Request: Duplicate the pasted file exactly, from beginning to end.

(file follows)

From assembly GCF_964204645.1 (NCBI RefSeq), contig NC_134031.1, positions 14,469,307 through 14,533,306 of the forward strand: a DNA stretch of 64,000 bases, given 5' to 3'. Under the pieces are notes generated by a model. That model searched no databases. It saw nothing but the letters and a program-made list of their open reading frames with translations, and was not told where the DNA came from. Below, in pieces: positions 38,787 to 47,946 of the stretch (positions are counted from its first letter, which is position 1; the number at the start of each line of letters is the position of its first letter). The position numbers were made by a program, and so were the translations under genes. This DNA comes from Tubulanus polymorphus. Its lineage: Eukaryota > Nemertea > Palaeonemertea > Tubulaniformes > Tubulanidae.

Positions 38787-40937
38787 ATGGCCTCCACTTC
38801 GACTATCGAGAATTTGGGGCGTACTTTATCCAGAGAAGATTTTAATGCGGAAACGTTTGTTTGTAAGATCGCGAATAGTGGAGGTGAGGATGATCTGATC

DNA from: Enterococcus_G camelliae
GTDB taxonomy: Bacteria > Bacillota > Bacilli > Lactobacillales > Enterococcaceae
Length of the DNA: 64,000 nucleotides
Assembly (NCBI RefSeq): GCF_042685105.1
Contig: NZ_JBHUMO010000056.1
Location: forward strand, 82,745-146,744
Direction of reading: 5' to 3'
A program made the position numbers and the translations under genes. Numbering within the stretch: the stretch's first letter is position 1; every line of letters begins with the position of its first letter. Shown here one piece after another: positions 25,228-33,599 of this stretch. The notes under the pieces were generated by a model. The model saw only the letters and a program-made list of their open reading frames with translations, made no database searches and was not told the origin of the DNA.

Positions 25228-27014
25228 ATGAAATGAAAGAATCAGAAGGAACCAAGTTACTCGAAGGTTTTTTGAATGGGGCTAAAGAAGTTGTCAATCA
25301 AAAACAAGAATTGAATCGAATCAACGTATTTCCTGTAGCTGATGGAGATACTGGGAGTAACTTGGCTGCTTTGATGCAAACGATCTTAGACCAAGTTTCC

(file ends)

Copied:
From assembly GCF_964204645.1 (NCBI RefSeq), contig NC_134031.1, positions 14,469,307 through 14,533,306 of the forward strand: a DNA stretch of 64,000 bases, given 5' to 3'. Under the pieces are notes generated by a model. That model searched no databases. It saw nothing but the letters and a program-made list of their open reading frames with translations, and was not told where the DNA came from. Below, in pieces: positions 38,787 to 47,946 of the stretch (positions are counted from its first letter, which is position 1; the number at the start of each line of letters is the position of its first letter). The position numbers were made by a program, and so were the translations under genes. This DNA comes from Tubulanus polymorphus. Its lineage: Eukaryota > Nemertea > Palaeonemertea > Tubulaniformes > Tubulanidae.

Positions 38787-40937
38787 ATGGCCTCCACTTC
38801 GACTATCGAGAATTTGGGGCGTACTTTATCCAGAGAAGATTTTAATGCGGAAACGTTTGTTTGTAAGATCGCGAATAGTGGAGGTGAGGATGATCTGATC

DNA from: Enterococcus_G camelliae
GTDB taxonomy: Bacteria > Bacillota > Bacilli > Lactobacillales > Enterococcaceae
Length of the DNA: 64,000 nucleotides
Assembly (NCBI RefSeq): GCF_042685105.1
Contig: NZ_JBHUMO010000056.1
Location: forward strand, 82,745-146,744
Direction of reading: 5' to 3'
A program made the position numbers and the translations under genes. Numbering within the stretch: the stretch's first letter is position 1; every line of letters begins with the position of its first letter. Shown here one piece after another: positions 25,228-33,599 of this stretch. The notes under the pieces were generated by a model. The model saw only the letters and a program-made list of their open reading frames with translations, made no database searches and was not told the origin of the DNA.

Positions 25228-27014
25228 ATGAAATGAAAGAATCAGAAGGAACCAAGTTACTCGAAGGTTTTTTGAATGGGGCTAAAGAAGTTGTCAATCA
25301 AAAACAAGAATTGAATCGAATCAACGTATTTCCTGTAGCTGATGGAGATACTGGGAGTAACTTGGCTGCTTTGATGCAAACGATCTTAGACCAAGTTTCC